|Agus:||ja’ tz’i jtajun i ba’ bajt?|
|‘As for my uncle, where’s he gone?’ (0.6)|
|Nico:||bajt ta p’is k’inal|
|‘He’s gone to measure his land.’|
|‘Where?’ (0.9) ((Nico points towards Xixintonil))|
|Nico:||ta (.) xixintonil laj sk’inal laj eskuela|
|‘To Xixintonil they say, to the school’s land they say.’|
|Agus:||jej. xixintonil [to|
|‘Eh? (0.7) All the way to Xixintonil.’|
|Agus:||li’ ba[jt tz’in bi ((pointing toward Xixintonil))|
|‘He went this way?’|
|Nico:||[sok laj ch’ulja’ ya’tik|
|‘And to Ch’ulja’ now’ (0.2)|
|‘Ehh, [I] understand.’|
After Nicolás first answers the question, Agustin initiates repair, treating the answer as inadequate. After Nicolás gives more information concerning the uncle’s location, Agustin again initiates repair with an interjection jej ‘eh?’. After no response comes, he initiates repair again with a repetition of the place name xixintonil together with an insertion of the particle to ‘up until’. Both the prosodic composition of jej and the semantics of the particle to display the speaker’s surprise or disbelief at the information — a recurrent use of other-initiations of repair (see, e.g., Selting 1996 on German). Such practices of repair usually serve as what Schegloff (1992) calls a “defense” of intersubjectivity in conversation. Misunderstandings, whether due to troubles of hearing, understanding, or believing, constitute one recurrent basis for misalignment between participants. In this case, after Nicolás eventually provides additional information about the location of the uncle, Agustin registers the information with wa’y, displaying a change of epistemic status (cf. Heritage 1984). This information uptake treats Nicolás’ solution to the trouble as adequate, restores intersubjective alignment, and brings the question-answer sequence to a close. The use of a perception verb to register information has an analogue in English see in a phrase like I see, which can also occur in a similar position, following an adequate answer to a question.
Overall, multi-sense terms complicate the investigation of sensory polysemy, as we cannot always trace a clear relationship between one particular sensory modality and its associations; perhaps it is not appropriate to think of things in terms of single sensory modalities at all (e.g., Lynott and Connell 2009). While many of the extensions we see are familiar, they are not always those we might expect. In several instances, multi-sense verbs have extensions more typically found with sight verbs in other languages, including cognition, attention, locating and trying, as well as the use as a discourse marker denoting information uptake (i.e., parallel to English I see). This would seem to argue for a relatively holistic view of sensory perception as a source domain for semantic and pragmatic extensions, as cross-linguistic correspondences are found across, as well as within, modalities.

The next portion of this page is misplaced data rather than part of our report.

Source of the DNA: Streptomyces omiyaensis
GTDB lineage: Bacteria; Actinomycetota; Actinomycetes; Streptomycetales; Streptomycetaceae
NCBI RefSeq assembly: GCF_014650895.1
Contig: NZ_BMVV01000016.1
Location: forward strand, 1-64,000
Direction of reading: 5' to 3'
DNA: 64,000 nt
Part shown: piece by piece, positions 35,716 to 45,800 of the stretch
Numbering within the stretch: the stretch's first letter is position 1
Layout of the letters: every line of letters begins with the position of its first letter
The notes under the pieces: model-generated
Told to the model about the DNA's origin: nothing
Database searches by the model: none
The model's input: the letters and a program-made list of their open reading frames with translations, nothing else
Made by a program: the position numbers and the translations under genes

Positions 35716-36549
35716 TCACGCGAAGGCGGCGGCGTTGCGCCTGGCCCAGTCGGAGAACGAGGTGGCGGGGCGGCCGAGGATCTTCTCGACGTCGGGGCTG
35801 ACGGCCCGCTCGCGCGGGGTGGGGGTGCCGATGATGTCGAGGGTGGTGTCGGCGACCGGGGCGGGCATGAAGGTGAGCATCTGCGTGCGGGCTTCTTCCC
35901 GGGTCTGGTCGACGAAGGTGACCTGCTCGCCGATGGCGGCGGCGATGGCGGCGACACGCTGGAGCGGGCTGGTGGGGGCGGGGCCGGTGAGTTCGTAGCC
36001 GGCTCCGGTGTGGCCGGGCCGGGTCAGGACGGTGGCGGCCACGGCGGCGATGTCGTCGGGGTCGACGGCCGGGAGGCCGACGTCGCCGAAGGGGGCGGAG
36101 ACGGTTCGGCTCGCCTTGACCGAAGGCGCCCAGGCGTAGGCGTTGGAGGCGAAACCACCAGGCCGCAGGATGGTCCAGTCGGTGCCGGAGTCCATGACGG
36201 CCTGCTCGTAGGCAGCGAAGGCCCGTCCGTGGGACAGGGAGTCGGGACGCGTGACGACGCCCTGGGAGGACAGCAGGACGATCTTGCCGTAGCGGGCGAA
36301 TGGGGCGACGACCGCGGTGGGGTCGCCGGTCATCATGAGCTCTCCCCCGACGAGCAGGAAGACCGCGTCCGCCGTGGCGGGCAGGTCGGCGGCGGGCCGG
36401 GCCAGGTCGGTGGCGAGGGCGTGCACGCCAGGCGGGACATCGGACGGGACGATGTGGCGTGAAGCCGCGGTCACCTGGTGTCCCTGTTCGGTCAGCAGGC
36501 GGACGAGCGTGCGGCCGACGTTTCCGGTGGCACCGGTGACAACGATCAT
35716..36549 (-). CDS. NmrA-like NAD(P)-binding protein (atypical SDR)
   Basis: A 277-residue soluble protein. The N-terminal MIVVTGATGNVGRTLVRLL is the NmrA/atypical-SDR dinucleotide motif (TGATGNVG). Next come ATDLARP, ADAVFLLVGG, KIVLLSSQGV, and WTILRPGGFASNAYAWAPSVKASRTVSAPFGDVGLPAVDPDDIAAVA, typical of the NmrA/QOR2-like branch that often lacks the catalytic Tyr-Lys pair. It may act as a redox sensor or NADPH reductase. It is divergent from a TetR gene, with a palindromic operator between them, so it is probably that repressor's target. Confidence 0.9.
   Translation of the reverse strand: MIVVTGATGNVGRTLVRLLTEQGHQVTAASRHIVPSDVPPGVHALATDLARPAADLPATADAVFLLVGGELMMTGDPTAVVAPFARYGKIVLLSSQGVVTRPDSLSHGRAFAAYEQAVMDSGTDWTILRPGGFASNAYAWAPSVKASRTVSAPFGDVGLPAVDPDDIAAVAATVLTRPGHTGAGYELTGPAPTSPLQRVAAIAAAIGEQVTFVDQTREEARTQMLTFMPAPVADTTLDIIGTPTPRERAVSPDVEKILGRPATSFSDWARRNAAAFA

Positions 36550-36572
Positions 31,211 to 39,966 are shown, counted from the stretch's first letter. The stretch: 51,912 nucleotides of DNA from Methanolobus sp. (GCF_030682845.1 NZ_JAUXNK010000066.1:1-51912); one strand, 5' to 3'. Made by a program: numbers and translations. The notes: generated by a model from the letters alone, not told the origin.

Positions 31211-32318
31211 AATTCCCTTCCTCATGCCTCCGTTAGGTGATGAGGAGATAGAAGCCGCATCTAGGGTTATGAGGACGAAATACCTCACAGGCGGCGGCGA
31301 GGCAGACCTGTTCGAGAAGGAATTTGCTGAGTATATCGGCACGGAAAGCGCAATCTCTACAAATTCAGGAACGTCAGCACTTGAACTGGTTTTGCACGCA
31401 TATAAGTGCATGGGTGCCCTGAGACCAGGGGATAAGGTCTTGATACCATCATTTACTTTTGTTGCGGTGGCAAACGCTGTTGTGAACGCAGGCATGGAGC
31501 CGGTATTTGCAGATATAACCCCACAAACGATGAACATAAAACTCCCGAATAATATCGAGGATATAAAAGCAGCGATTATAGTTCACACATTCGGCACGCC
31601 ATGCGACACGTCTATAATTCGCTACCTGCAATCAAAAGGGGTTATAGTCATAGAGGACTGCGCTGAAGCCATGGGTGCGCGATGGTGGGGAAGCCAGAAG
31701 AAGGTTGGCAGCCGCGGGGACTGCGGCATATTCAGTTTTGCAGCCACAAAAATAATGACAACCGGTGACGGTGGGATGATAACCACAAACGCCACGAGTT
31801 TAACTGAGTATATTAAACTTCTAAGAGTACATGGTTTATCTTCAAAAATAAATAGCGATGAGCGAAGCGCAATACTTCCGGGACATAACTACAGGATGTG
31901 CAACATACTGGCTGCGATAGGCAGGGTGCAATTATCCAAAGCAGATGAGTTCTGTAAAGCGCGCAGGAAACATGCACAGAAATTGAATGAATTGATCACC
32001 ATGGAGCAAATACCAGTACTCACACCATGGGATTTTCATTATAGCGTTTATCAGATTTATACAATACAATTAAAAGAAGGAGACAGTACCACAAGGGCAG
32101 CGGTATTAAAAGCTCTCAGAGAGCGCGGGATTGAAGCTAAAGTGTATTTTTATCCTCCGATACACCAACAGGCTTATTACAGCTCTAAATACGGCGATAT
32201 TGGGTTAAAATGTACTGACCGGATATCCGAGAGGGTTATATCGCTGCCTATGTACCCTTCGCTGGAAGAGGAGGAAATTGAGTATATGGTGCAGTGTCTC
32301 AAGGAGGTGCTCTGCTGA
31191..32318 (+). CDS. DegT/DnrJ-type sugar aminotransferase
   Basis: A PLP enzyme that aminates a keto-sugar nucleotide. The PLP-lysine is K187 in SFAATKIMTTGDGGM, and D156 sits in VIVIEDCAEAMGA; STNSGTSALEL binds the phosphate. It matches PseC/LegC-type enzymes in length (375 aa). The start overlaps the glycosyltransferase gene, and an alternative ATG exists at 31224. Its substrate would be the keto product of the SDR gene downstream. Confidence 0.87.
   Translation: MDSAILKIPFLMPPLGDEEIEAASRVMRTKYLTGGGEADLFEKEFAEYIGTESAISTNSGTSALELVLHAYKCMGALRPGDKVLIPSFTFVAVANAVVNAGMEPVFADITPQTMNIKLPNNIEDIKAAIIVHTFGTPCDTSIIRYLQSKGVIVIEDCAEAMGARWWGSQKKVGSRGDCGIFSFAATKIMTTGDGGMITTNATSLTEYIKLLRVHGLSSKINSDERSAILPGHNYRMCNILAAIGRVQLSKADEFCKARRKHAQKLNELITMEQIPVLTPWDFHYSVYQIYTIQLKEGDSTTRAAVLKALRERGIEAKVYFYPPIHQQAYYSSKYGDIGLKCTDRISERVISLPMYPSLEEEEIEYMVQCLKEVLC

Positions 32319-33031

3.5 Suggestions of intrafield extension
We turn, finally, to a handful of cases that reveal another layer of complexity in the conversational data (see also Supplementary Materials: S38–S39). A close cousin to the phenomenon of multi-sense verbs are more ad-hoc cases of intrafield polysemy, where a verb that usually refers only to a single modality is extended to refer to other perceptual experiences — for example, the use of a vision term with an aural percept as its object. One can view multi-sense verbs and intrafield polysemies as being at different points on the same continuum, as for both phenomena we see a single verb that is used in reference to more than one sensory modality. For comparative purposes, we have talked about multi-sense verbs where a multi-sense interpretation is relatively routine (e.g., speakers accept the word can refer to different perceptual modalities), and is not restricted to highly specific constructions or contexts. However, cross-modal interpretations can also be the spontaneous product of a specific context rather than a (relatively) stable feature of the verb’s meaning. Such examples suggest bridging contexts for the development of multi-sense terms in a language’s perception lexicon (cf. Evans and Wilkins 2000).
In six languages a vision verb was used with someone speaking (or speech itself) as the object of perception, as in (14) from Siwu. In such cases, we can readily interpret the sight verb as conveying auditory as well as visual sensory experience. (These potential intrafield extensions are expressed in the translation line in square brackets.)
‘Have you seen [heard] that they are telling me that they are taking my picture?’ (Siw_091/MD)
The situation exemplified in (14) suggests one plausible bridging context for how a sight verb could start to take on a hearing meaning. Speech is an activity that, for non-signed languages, has audition as its most salient property, and it is possible that referring to direct (visual) perception of speech could shade into reference to aural perception. However, the question of why a speaker actually uses a sight verb in this context remains open. A plausible hypothesis is that in an example like (14) what is evoked is not (just) perceptual meaning, but also a transfield meaning, for example, relating to knowledge or attention.